The supervisor crept in quietly, and reported finding Fabiola with her eyes closed. He found a witness and returned to see her standing at the sink, the patient still asleep. Security guards entered the room shortly, and she was escorted from the building. Continue reading
On January 17th, 2013, MAS will host a talk with a Seattle Solidarity organizer at 7PM at Sweat Records, 5505 Northeast 2nd Avenue Miami, FL 33137
Seattle Solidarity or SeaSol for short, is a network of workers and tenants that use direct action to solve problems at work and in housing. The success of SeaSol in fighting back against assaults on working people has led to victory repeatedly and it’s a model that’s spreading throughout the US and World. This is a free event and all are welcome.
The facebook event
We’re featuring a story told by Monica Kostas, a contributor to MAS, about experiences in her workplace. Enjoy!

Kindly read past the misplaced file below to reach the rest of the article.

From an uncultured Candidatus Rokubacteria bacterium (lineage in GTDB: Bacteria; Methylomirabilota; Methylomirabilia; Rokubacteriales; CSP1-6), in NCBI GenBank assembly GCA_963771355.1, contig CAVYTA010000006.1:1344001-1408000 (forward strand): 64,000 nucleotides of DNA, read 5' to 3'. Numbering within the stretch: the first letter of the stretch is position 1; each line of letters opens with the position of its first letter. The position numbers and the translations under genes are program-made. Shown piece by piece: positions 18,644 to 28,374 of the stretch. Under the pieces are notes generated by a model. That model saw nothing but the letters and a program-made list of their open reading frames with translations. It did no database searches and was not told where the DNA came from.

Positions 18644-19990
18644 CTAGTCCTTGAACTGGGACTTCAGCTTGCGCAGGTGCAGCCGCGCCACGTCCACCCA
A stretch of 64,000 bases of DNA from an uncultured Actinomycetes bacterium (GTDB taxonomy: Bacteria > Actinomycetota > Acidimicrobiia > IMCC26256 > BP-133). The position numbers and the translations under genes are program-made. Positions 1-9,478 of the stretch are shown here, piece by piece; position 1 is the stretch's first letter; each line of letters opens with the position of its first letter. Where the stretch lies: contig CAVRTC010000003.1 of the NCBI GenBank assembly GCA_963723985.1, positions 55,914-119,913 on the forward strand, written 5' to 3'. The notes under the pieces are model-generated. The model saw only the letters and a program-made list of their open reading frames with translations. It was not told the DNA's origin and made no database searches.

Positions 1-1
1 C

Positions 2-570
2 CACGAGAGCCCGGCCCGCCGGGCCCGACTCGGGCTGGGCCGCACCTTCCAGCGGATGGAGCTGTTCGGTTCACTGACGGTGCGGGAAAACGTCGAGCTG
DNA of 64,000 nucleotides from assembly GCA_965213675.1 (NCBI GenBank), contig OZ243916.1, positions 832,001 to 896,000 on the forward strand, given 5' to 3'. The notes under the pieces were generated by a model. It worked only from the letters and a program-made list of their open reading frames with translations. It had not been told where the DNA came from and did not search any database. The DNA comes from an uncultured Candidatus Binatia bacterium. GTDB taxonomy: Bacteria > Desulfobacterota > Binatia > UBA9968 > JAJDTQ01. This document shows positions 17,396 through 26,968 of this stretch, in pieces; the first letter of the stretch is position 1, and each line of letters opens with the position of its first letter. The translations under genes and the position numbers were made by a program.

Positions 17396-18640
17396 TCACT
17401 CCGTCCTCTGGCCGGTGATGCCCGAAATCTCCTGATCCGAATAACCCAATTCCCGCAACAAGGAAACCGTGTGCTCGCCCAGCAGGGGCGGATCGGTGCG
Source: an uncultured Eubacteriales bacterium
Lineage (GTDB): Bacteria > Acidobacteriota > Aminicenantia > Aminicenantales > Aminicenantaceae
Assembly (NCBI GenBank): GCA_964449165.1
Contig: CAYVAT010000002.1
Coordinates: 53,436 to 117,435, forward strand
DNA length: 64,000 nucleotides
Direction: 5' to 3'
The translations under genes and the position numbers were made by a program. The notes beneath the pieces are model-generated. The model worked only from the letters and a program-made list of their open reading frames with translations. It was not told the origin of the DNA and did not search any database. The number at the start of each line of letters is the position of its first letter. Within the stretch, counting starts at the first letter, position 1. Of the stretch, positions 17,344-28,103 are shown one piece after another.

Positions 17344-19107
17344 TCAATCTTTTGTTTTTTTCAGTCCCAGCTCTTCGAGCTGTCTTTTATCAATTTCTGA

Start the Engine! First stop: Getting the cake.
Some time ago my boss decided to stop all birthday celebrations and parties of any sort, saying it was “too distracting” for the workers. I’m just now passing my six-month mark, so I haven’t been working there long enough to have seen these parties. The only decorations in the office where I work, that save the place from looking like a hospital or asylum, are these really crowded 30” x 40” collages with close ups of all the employees that attended previous end-of-the-year parties. There’s a few of these along the walls that lead to the hall where my office is. People often stop to look at them and gossip about ex-employees, or how much weight they’ve gained since this and that picture, and so on.
Since I’m sort of new (compared to the bulk of people who’ve worked there for several years), whenever someone catches me staring at the pictures they always take the time to name our co-workers, their plus-ones, and all the extended families that went to those parties. Then they tell me how drunk they got at whichever event, and that’s always followed by some funny anecdote. They really seem to miss those gatherings; I can tell by the amount of smiles in the pictures that something changed since the present boss took over, and sure enough they talk about that all the time. Continue reading